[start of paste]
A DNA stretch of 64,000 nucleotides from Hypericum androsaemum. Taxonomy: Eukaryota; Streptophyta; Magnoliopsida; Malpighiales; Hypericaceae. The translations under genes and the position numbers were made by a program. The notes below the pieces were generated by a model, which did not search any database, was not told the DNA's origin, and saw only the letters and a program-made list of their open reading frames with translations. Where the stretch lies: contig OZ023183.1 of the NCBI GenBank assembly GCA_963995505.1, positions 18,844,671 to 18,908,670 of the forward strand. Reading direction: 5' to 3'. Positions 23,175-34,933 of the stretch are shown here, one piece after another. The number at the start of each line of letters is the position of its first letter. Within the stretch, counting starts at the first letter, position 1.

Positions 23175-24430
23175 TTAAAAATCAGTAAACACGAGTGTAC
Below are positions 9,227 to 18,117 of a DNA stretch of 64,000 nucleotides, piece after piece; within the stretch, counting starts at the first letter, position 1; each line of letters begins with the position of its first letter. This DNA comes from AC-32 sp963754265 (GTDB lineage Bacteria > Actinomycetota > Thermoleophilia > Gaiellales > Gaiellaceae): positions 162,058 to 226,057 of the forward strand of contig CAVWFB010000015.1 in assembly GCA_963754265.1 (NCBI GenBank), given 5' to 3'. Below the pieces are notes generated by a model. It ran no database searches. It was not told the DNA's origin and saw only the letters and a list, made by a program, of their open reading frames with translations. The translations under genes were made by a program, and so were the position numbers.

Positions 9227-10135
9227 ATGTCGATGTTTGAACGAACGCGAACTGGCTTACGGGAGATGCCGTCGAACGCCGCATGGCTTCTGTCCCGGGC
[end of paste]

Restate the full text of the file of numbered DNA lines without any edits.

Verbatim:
A DNA stretch of 64,000 nucleotides from Hypericum androsaemum. Taxonomy: Eukaryota; Streptophyta; Magnoliopsida; Malpighiales; Hypericaceae. The translations under genes and the position numbers were made by a program. The notes below the pieces were generated by a model, which did not search any database, was not told the DNA's origin, and saw only the letters and a program-made list of their open reading frames with translations. Where the stretch lies: contig OZ023183.1 of the NCBI GenBank assembly GCA_963995505.1, positions 18,844,671 to 18,908,670 of the forward strand. Reading direction: 5' to 3'. Positions 23,175-34,933 of the stretch are shown here, one piece after another. The number at the start of each line of letters is the position of its first letter. Within the stretch, counting starts at the first letter, position 1.

Positions 23175-24430
23175 TTAAAAATCAGTAAACACGAGTGTAC
Below are positions 9,227 to 18,117 of a DNA stretch of 64,000 nucleotides, piece after piece; within the stretch, counting starts at the first letter, position 1; each line of letters begins with the position of its first letter. This DNA comes from AC-32 sp963754265 (GTDB lineage Bacteria > Actinomycetota > Thermoleophilia > Gaiellales > Gaiellaceae): positions 162,058 to 226,057 of the forward strand of contig CAVWFB010000015.1 in assembly GCA_963754265.1 (NCBI GenBank), given 5' to 3'. Below the pieces are notes generated by a model. It ran no database searches. It was not told the DNA's origin and saw only the letters and a list, made by a program, of their open reading frames with translations. The translations under genes were made by a program, and so were the position numbers.

Positions 9227-10135
9227 ATGTCGATGTTTGAACGAACGCGAACTGGCTTACGGGAGATGCCGTCGAACGCCGCATGGCTTCTGTCCCGGGC